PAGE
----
By faith Isaac blessed Jacob and Esau, even regarding things to come. By faith Jacob, as he was dying, blessed each of the sons of Joseph, and worshiped, leaning on the top of his staff. By faith Joseph, when he was dying, made mention of the exodus of the sons of Israel, and gave orders concerning his bones.  (Vs. 20-22)  

The text is reminding us that Abraham, Isaac, Jacob and Joseph believed the promise, but they would die having never seen it fulfilled. They would never inherit the land in their lifetime. What did Abraham have to pass on to Isaac? The promise! What did Isaac have to pass on to his sons Jacob and Esau? The promise! “Boys, I know we’ve been living in a tent our whole lives, but God tells the truth. We have to trust Him.”  Joseph so believed the promise that he said, “Don’t bury me here.” Egypt was his home. “Take the bones to Canaan, because that will be our land.” It would be over four hundred years before God would raise up Moses to deliver them out of the land of Egypt into the land of promise.  Abraham, Sarah, Isaac, Jacob, Joseph, his sons— they’d all be buried in Canaan. But at the time of the burial, the land would belong to someone else. They just believed by faith, one day God will keep His promise. But it was more than that. They understood the land of promise was yet but a picture of something more. They were aliens and strangers; they were passing through; they wanted a country of their own which ultimately would be a heavenly city that would be everything their souls longed for. It is interesting that in verse 16God had prepared a place. It was past tense—God already had the city ready. . The root of this hope is found in the resurrection of Jesus. When Jesus literally, physically, bodily rose from the dead, He did not rise from the dead with a new body. He rose from the dead with a resurrected body. He showed the imprints of the nails in His hands; He showed the scar in His side.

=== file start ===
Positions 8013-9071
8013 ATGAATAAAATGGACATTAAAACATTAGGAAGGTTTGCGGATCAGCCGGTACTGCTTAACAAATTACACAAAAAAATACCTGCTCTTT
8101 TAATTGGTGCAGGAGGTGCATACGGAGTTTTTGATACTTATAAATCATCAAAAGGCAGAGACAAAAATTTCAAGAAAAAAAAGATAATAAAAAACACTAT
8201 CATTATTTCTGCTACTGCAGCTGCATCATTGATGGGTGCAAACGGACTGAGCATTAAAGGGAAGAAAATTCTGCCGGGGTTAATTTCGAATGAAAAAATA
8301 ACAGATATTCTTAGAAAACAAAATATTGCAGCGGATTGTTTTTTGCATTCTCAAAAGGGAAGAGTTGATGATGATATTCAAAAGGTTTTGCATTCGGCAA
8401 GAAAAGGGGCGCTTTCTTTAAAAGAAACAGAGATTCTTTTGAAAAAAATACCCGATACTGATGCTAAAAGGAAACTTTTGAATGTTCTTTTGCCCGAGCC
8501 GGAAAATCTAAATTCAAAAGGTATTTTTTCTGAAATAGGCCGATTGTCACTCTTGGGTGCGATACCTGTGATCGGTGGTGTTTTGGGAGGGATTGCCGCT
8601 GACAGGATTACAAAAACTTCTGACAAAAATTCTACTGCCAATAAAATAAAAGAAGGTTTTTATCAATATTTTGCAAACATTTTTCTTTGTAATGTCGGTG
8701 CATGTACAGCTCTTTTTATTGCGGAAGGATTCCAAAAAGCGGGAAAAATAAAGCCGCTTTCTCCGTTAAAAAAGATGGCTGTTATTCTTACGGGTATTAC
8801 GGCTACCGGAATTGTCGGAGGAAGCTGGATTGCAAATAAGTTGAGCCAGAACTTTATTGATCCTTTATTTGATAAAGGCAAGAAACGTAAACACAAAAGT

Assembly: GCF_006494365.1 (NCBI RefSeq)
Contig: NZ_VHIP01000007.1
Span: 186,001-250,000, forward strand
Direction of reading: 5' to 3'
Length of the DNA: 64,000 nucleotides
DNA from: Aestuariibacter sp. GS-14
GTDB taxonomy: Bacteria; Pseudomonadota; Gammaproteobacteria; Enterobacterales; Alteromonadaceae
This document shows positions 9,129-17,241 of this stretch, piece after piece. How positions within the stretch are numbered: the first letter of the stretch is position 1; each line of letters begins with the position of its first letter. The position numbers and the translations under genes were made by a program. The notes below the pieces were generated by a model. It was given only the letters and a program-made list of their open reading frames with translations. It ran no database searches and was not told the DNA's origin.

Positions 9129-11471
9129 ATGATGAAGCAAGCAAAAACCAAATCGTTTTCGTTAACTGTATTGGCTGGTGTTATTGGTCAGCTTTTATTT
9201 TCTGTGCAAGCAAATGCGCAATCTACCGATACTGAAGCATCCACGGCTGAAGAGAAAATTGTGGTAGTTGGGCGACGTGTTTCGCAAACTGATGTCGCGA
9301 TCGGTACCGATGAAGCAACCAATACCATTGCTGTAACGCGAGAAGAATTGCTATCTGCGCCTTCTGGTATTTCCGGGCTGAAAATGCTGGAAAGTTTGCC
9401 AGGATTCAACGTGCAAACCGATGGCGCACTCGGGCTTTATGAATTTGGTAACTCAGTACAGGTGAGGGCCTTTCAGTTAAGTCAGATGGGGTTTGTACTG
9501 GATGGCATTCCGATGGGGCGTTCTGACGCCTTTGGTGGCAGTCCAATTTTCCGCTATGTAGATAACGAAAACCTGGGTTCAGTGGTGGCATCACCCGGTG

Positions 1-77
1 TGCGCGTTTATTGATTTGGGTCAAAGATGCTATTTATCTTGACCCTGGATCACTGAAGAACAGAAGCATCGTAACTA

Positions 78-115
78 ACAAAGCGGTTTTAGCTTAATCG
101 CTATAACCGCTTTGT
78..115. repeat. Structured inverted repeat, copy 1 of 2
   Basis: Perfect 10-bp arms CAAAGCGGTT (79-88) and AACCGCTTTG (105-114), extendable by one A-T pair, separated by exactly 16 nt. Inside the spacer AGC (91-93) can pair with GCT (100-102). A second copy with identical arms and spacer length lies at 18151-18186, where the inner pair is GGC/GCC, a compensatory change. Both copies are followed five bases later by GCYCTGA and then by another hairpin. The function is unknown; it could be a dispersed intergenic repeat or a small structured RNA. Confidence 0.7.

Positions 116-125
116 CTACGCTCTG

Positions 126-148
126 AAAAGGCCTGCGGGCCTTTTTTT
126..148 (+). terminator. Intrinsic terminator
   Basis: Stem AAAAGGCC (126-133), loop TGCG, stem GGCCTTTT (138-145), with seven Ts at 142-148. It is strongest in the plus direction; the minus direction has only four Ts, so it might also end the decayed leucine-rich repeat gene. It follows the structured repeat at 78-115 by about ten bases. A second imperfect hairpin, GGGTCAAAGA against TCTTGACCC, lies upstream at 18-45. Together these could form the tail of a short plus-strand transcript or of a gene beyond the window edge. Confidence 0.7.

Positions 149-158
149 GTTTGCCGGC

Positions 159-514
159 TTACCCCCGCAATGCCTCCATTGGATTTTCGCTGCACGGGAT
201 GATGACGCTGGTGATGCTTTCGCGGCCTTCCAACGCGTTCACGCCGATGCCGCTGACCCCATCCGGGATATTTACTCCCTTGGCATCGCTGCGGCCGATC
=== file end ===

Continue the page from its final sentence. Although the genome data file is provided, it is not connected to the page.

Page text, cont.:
It was the body that was crucified and buried that rose again. This is Paul’s argument in 1 Corinthians 15.  That is the basis by which we believe this body, such as it is, is the body that will be raised from the dead. This mortal will put on immortality. This body will be restored to me and it will be changed and it will be made the way God intended it to be. It’s the picture of redemption, of restoration, of making right what was taken and broken. This is critically important to understand because it is the message filled with such hope! The things that broke our heart, the things that disappointed us, the things in this world that simply were not the way we had hoped they would be, somehow they’re made right and restored and given back.  

The more you understand this, the more you believe this—the more it changes the way you live everyday. The more it changes your priorities, the more it changes your perspective, the more it changes your values—the more you realize what matters and what doesn’t matter. I’m not trying to create heaven on earth. I’m an alien and a stranger and I’m headed to a better place. God made a promise, and I believe that God tells the truth and I believe that Jesus rose from the dead. And I live by faith and I will die in faith, having never seen the promise fulfilled, but believing with all my heart it is true! And there will come a day…finally…where I will finally be home!